Voters throughout the state of Ohio will head to the polls next Tuesday to cast their votes on a number of various issues of local importance.

Republican voters will also choose between a crowded field of candidates to see who will square off against Congressman Tim Ryan from Youngstown, who is heavily favored win the Democratic nomination to replace two-term U.S. Senator Rob Portman, who chose not to seek re-election.

State Sen. Matt Dolan of Chagrin Falls is among the Republicans who would like the opportunity to square off against Congressman Ryan.

A lot of pundits say that State Sen. Dolan has the best shot at defeating Ryan in the November general election, but Republicans are likely to choose one of his more obnoxious opponents, who include investment banker Mike Gibbons, former state GOP chair Jane Timken, author J.D. Vance, and former Ohio State Treasurer Josh Mandel.

I could tell you who I think you should vote for in these races. After all, newspapers have issued endorsements in elections for almost as long as their have been newspapers.

I may be relatively new to the area, but it doesn’t take a genius to see that some of these candidates stand head and shoulders above the rest.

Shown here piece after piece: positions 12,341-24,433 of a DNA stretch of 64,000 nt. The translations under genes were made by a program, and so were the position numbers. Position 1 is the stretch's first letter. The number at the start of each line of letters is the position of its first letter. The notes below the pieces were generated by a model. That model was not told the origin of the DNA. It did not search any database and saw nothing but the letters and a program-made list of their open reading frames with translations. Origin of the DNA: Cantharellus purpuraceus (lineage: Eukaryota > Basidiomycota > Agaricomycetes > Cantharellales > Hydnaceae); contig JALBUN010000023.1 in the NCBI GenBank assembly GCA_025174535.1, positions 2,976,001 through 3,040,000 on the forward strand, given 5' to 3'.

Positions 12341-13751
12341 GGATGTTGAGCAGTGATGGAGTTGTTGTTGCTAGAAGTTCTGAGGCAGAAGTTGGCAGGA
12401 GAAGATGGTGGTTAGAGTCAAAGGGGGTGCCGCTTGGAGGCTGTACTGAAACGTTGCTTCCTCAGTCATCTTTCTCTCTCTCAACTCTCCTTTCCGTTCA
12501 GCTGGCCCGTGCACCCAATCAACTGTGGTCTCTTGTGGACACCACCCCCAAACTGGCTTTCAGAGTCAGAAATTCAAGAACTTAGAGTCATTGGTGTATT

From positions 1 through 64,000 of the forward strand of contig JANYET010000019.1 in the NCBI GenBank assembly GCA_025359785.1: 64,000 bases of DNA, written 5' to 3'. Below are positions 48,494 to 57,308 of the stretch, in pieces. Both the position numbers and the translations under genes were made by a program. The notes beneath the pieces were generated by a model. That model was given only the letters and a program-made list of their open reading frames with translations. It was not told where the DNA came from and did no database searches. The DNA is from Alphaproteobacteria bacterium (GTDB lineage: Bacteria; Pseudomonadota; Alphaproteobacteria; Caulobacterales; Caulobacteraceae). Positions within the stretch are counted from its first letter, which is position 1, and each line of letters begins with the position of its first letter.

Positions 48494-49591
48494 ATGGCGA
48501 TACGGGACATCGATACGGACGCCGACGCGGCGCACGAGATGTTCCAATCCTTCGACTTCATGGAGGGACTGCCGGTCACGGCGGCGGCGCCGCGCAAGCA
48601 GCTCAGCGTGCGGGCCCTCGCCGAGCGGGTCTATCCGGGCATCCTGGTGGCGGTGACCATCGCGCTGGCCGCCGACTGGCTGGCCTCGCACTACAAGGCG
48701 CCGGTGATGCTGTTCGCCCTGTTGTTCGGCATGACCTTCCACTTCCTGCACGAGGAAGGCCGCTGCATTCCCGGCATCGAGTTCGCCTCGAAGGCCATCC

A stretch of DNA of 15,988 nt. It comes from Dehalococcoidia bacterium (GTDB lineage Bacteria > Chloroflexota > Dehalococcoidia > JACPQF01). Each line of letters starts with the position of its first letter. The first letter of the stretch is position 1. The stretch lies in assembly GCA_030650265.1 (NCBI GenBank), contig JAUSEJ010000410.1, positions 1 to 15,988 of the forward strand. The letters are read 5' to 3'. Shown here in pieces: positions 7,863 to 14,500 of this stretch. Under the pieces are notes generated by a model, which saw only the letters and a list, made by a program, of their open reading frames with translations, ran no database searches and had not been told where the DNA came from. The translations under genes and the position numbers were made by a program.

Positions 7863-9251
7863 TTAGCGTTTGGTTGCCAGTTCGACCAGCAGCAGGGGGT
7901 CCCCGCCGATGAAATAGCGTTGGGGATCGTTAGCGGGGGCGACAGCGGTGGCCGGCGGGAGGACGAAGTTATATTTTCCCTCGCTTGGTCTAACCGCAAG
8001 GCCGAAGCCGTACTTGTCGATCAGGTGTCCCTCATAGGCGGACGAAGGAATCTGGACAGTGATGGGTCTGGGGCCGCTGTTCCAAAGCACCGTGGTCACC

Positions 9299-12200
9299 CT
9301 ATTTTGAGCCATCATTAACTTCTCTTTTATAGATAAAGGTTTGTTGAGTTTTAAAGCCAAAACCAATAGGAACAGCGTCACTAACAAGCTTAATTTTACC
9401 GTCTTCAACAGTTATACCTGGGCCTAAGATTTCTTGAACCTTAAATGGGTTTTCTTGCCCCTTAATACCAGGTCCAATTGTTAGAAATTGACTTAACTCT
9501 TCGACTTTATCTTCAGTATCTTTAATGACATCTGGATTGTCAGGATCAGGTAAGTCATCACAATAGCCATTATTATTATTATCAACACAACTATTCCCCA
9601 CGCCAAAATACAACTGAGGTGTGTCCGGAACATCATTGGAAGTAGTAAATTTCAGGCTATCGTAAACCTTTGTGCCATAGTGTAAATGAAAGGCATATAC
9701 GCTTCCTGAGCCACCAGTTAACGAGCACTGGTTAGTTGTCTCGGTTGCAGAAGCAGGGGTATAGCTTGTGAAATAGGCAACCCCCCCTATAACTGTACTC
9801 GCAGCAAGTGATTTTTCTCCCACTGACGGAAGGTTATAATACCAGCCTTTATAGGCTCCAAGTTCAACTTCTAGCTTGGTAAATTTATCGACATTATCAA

Of course, that doesn’t mean voters will necessarily choose the best – or most qualified – candidates. Sometimes it’s just a popularity contest. For that matter, I suppose every election is technically a popularity contest, right?

Sometimes voters get it right.

And sometimes, voters get it wrong.

The same is true for newspapers when they issue their endorsements.

I don’t know how many of them I’ve written during the course of my career, but there have been too many to count. If I had to guess, my endorsement “batting average” hovers somewhere around .700, which isn’t too shabby if you ask me.

Hack Gaither, the late publisher of my hometown weekly newspaper once said the absolute best endorsements are the ones that end up being correct.

“If you get them right, you can hold your head high knowing you have your finger on the pulse of the community you serve,” he said. “If you get them wrong, you might as well go stick your head in a hole for being so out of touch with your readers.”